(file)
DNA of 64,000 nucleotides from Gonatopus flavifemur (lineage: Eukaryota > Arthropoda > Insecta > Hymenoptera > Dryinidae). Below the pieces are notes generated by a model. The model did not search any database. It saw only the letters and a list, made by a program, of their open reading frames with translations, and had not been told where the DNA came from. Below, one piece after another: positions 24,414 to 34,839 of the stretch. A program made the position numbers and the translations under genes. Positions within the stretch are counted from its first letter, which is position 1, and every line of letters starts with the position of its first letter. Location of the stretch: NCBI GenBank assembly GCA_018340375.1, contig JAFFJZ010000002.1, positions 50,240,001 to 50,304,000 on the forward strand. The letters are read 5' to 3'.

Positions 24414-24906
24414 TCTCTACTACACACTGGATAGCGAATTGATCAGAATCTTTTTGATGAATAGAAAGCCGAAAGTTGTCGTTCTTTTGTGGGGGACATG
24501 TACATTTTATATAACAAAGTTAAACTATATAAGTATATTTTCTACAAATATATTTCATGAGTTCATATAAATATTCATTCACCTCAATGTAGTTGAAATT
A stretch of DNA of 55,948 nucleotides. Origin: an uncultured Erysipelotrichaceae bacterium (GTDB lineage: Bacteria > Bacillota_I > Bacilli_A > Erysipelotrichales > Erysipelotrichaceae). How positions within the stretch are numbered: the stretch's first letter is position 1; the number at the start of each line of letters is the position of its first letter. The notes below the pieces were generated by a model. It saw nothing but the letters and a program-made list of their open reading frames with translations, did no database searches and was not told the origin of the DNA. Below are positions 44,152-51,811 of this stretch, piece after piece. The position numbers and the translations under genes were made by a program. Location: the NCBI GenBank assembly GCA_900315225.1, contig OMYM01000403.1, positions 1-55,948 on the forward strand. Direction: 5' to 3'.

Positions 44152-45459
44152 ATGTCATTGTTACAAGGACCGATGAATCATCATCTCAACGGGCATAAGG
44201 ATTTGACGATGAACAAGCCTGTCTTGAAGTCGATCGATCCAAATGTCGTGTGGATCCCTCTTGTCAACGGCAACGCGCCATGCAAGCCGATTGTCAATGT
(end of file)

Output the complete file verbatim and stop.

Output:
DNA of 64,000 nucleotides from Gonatopus flavifemur (lineage: Eukaryota > Arthropoda > Insecta > Hymenoptera > Dryinidae). Below the pieces are notes generated by a model. The model did not search any database. It saw only the letters and a list, made by a program, of their open reading frames with translations, and had not been told where the DNA came from. Below, one piece after another: positions 24,414 to 34,839 of the stretch. A program made the position numbers and the translations under genes. Positions within the stretch are counted from its first letter, which is position 1, and every line of letters starts with the position of its first letter. Location of the stretch: NCBI GenBank assembly GCA_018340375.1, contig JAFFJZ010000002.1, positions 50,240,001 to 50,304,000 on the forward strand. The letters are read 5' to 3'.

Positions 24414-24906
24414 TCTCTACTACACACTGGATAGCGAATTGATCAGAATCTTTTTGATGAATAGAAAGCCGAAAGTTGTCGTTCTTTTGTGGGGGACATG
24501 TACATTTTATATAACAAAGTTAAACTATATAAGTATATTTTCTACAAATATATTTCATGAGTTCATATAAATATTCATTCACCTCAATGTAGTTGAAATT
A stretch of DNA of 55,948 nucleotides. Origin: an uncultured Erysipelotrichaceae bacterium (GTDB lineage: Bacteria > Bacillota_I > Bacilli_A > Erysipelotrichales > Erysipelotrichaceae). How positions within the stretch are numbered: the stretch's first letter is position 1; the number at the start of each line of letters is the position of its first letter. The notes below the pieces were generated by a model. It saw nothing but the letters and a program-made list of their open reading frames with translations, did no database searches and was not told the origin of the DNA. Below are positions 44,152-51,811 of this stretch, piece after piece. The position numbers and the translations under genes were made by a program. Location: the NCBI GenBank assembly GCA_900315225.1, contig OMYM01000403.1, positions 1-55,948 on the forward strand. Direction: 5' to 3'.

Positions 44152-45459
44152 ATGTCATTGTTACAAGGACCGATGAATCATCATCTCAACGGGCATAAGG
44201 ATTTGACGATGAACAAGCCTGTCTTGAAGTCGATCGATCCAAATGTCGTGTGGATCCCTCTTGTCAACGGCAACGCGCCATGCAAGCCGATTGTCAATGT